The Capital Health District in Nova Scotia proclaims that about 20% of people have access to family doctors working with an interdisciplinary team and with access to community health teams. In Toronto, the Local Health Integration Networks looks after a minority of Toronto residents (about 1.1 million of the 2.5 million people living in Toronto).
The largest majority of people in Toronto and Halifax, do not have this preferred access. This two-tiered system of government funded care is not what the late NDP leader, Tommy Douglas had in mind.
What this difference in access means, is that even though Canadian pays the same amount, at the time of care (nothing), many of you do not have access to the same level of services as your neighbors.
A recent article posted by the Manitoba Health reporting on the benefits of multidisciplinary teams suggests that patients, providers, and the community in general benefit when they are cared for by multidisciplinary teams. The authors say “In particular, patients treated by interdisciplinary health care teams enjoy better health outcomes, shorter wait times, and a greater degree of patient empowerment, all of which lead to an increase in patient satisfaction rates and cost savings to the health care system. Health care professionals, in turn, benefit from interprofessional collaboration by gaining diverse knowledge of other practitioners on the health care team. Furthermore, health care professionals benefit from the more equal distribution of workload among team members,
Which contributes to an increase in the practitioner satisfaction rates.”
The Toronto Local Health Integration Network suggests that members “Are getting easier and faster access to key services such as community based seniors programs, emergency roomservices, home care and supportive housing.”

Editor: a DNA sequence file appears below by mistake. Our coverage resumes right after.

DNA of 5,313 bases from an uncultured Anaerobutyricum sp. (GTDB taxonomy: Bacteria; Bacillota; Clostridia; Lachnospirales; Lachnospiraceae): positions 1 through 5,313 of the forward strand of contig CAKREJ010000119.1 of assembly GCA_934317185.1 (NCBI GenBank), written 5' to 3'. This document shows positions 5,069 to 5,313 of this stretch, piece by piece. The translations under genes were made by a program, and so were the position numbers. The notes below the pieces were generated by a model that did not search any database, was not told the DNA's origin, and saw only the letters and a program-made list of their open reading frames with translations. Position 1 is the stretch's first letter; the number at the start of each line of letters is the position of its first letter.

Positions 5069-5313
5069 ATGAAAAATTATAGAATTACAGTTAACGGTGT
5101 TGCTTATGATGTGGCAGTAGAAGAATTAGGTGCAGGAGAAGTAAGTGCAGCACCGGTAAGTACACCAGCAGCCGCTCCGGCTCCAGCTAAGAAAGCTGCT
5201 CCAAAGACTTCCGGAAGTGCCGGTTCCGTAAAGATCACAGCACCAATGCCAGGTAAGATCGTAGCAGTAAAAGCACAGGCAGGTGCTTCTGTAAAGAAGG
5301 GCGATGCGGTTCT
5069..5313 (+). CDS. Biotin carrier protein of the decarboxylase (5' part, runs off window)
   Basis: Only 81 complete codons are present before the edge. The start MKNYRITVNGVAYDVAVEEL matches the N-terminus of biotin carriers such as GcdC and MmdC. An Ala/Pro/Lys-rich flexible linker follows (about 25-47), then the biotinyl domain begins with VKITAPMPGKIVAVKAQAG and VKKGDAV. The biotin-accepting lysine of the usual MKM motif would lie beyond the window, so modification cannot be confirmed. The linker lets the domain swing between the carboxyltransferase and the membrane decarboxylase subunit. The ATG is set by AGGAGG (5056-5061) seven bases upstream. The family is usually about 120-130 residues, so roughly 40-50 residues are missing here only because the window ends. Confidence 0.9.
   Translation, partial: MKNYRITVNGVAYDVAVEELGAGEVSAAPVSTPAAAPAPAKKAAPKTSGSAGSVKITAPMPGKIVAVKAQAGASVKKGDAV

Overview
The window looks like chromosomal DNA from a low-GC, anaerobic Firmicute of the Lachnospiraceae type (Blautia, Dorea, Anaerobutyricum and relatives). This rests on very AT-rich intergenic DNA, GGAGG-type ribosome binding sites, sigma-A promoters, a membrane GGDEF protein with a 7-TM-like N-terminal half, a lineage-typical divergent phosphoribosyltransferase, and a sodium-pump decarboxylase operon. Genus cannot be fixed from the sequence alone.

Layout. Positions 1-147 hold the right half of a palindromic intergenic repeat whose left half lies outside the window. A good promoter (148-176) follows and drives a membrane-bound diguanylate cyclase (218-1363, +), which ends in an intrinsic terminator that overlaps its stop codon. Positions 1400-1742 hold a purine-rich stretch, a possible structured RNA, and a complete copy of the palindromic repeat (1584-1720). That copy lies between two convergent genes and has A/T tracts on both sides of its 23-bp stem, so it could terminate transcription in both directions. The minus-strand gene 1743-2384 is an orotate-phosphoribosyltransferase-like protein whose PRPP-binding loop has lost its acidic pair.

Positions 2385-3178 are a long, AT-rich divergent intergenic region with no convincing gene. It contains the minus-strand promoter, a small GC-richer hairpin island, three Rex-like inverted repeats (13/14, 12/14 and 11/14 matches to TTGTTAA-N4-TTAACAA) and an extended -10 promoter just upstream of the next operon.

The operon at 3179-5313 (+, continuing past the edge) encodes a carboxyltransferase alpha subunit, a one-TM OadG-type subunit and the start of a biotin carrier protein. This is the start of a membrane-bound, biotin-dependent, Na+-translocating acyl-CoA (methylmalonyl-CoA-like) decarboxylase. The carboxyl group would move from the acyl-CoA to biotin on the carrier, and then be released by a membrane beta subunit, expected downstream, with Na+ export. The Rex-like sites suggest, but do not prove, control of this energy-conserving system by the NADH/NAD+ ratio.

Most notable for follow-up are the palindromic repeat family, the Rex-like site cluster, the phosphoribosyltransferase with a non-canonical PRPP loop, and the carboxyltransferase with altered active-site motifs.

It is difficult to understand why Provincial governments insist on maintaining different standards of care for different groups of people. Not all clinicians are given the option of working in these preferred practices, and their patients must contend with a different level of care, and a different level of access to health care services.
In the area of communication electronic communication (e-health) we also have a 2 tier system. Some practitioners have electronic health records, largely paid for by government, other doctors and their patients do not. Patients in practices where government supports multidisciplinary teams and advanced information and communication technology are often able to telephone their doctors (or possibly have an e-mail conversation) and get personal advice. The rest of you do not have such privileged access and might even find yourself in the unfortunate circumstance of having to call 811 to get advice from the impersonal voice, of a person who doesn’t know you, and who is located in a remote location.
Nova Scotia and Ontario have about 30 health workers per 1,000 population, slightly less than the Canadian average. We don’t know whether the number is too high, too low, or just right because your government doesn’t have information about the benefits health workers produce. We know however, that many of you wait too long for care, have to travel to inconvenient locations for services, and sometimes might be forced to go to emergency because many people in Nova Scotia and Ontario do not have a doctor.
Despite this unsatisfactory state of affairs, the N.S. Government is slashing health care funding. As part of the Nova Scotia “Better Care Sooner” (but not now) campaign, Capital Health has been asked to cut $30 million from its budget. Following the Drummond report it is likely that Ontario will begin to slash as well. Numerous jobs will be lost, at a time of major unemployment. At the same time governments search for ways to spend money to stimulate the economy.
Many of you, especially those in the disadvantaged majority, will find it even more difficult to get proper health care. Sadly, despite the inability of governments in Nova Scotia and Ontario to provide excellent and timely care to all, they remain determined to bar the unfortunate majority from paying health workers to provide the services that government freely provides to the privileged few.
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